With the disappointment of defeat in the final of the European Championship at Wembley still fresh in the memory, the return to international action might easily have felt like a comedown. This emphatic 4-0 win over Hungary ensures momentum continues.
Instead of that feeling of missing out, these England players should sense the opportunity. The World Cup in Qatar is a little over a year away and there is enough evidence to suggest Gareth Southgate’s side are entitled to regard themselves as among the favourites.
Much was made of the fact that England played all but one of their Euro 2020 matches at Wembley. But the one that they did not resulted in a 4-0 win over Ukraine and they have now repeated that result in front of a hostile Hungary crowd in the Puskas Arena.
This was a mature performance. France did not find it easy here in the summer, escaping with a draw. Portugal were held for 84 minutes. Hungary showed similar resolve in making it to half-time without conceding but England never panicked. They kept probing.
With the game goalless at the break, there would have been a few tired accusations that this was a sterile showing but that was never really the case. The movement was there, Kalvin Phillips and Mason Mount often running beyond the forwards.
It just needed patience. For all the possession, it was the transition that proved key – Declan Rice winning the ball back smartly for the first goal, Phillips coming up with the interception for the second. Once they were given space, the front four were just too good.
And how nice was it to see them playing together? Perhaps surprisingly, the quartet of Mount, Harry Kane, Raheem Sterling and Jack Grealish spent only 37 minutes on the pitch together at the Euros with the latter starting only one of England’s seven matches.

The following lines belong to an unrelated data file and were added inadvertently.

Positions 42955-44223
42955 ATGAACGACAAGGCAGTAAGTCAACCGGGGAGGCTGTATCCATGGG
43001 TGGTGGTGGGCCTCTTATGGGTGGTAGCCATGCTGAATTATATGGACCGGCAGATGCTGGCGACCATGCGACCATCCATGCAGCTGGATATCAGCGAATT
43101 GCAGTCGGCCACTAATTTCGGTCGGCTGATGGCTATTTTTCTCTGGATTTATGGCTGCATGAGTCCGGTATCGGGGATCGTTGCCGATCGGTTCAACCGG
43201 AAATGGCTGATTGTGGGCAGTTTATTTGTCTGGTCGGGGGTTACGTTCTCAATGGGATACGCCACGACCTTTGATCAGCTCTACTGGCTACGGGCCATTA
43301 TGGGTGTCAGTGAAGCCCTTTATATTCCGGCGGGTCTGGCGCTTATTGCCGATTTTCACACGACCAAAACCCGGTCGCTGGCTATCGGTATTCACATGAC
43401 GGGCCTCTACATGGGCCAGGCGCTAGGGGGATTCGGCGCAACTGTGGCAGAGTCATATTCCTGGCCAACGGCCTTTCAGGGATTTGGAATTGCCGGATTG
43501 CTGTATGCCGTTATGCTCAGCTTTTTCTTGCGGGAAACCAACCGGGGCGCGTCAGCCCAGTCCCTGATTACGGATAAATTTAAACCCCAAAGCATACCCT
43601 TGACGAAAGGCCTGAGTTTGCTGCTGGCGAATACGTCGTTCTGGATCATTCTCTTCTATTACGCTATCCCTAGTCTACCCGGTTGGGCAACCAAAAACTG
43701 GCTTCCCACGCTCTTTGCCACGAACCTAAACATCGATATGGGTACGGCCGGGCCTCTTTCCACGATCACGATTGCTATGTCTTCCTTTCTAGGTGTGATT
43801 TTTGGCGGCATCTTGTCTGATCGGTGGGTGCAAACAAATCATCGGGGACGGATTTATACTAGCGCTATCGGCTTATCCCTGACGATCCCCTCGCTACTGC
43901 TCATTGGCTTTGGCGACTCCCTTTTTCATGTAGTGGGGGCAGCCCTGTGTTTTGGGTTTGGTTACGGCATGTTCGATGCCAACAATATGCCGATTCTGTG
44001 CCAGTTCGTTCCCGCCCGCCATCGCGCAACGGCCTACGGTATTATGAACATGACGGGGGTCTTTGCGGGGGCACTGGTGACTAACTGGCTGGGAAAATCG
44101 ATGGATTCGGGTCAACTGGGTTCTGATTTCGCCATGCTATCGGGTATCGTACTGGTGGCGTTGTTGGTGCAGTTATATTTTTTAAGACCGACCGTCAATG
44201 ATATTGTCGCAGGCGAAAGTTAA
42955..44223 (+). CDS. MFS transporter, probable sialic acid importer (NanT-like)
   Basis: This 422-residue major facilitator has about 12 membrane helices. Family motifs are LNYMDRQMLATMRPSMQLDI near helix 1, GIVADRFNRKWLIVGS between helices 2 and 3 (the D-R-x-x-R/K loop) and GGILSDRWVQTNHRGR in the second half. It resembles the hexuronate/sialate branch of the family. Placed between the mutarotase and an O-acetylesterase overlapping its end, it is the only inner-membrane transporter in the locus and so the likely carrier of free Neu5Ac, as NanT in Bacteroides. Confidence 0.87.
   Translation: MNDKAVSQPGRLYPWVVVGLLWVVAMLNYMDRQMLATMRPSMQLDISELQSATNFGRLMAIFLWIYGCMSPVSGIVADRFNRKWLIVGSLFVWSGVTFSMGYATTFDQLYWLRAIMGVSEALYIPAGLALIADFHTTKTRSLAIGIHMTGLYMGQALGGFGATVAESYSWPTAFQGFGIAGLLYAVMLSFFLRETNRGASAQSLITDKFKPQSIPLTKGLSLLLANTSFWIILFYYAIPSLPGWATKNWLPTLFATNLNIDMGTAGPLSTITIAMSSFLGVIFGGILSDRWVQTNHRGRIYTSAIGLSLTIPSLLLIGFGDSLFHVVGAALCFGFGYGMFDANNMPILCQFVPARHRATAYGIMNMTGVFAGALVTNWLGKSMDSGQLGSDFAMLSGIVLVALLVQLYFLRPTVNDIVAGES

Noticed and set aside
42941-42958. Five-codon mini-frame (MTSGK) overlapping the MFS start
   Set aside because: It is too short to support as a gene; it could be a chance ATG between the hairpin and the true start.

Grealish was in the team here and his link-up play was excellent.
It was his pass that put Mount away in the build-up for the first goal and he twice put Kane one-on-one with the goalkeeper before finally getting his assist by laying the ball off to Rice for the fourth. That partnership with Luke Shaw looks really promising.
But it was Sterling who was the man of the match. He was the one who looked most likely to make something happen from the outset. He completed more dribbles in the first half than every other player on the pitch combined, driving at the Hungary defence.
The intelligence of his positioning earned him the first goal, the early cross for Kane set up the second. The abuse from the Hungary supporters that followed taints the night but those racist chants are as futile as they are disgraceful. Nothing stops Sterling.
What can stop England? Nothing in World Cup qualifying Group I, surely. Victory over Andorra on Sunday – something that Southgate’s second-choice line-up should be able to handle – will ensure a five-point lead at the top of the table at the halfway stage.
England are at a level now that means it is legitimate to look to the bigger challenges. After all, that is the lesson of tournament play under Southgate, where his team have been impressively efficient, only faltering when the toughest of tests were in front of them.
Poland away will be interesting. Accused of caution, Southgate made the point this week that teams such as Liverpool and Chelsea only pick three forward players. In Budapest, he went with four. Would a win in Poland see him edge towards a more expansive approach?
It is too soon to say. But the sight of them playing with a swagger should encourage such optimism. On a night when Italy drew at home to Bulgaria and Spain were beaten by Sweden, England were the side who maintained their high standards of the summer.
Euro 2020 felt like an ending.
Continue this improvement all the way to Qatar and it could come to feel more like a marker on the journey for Southgate and his players.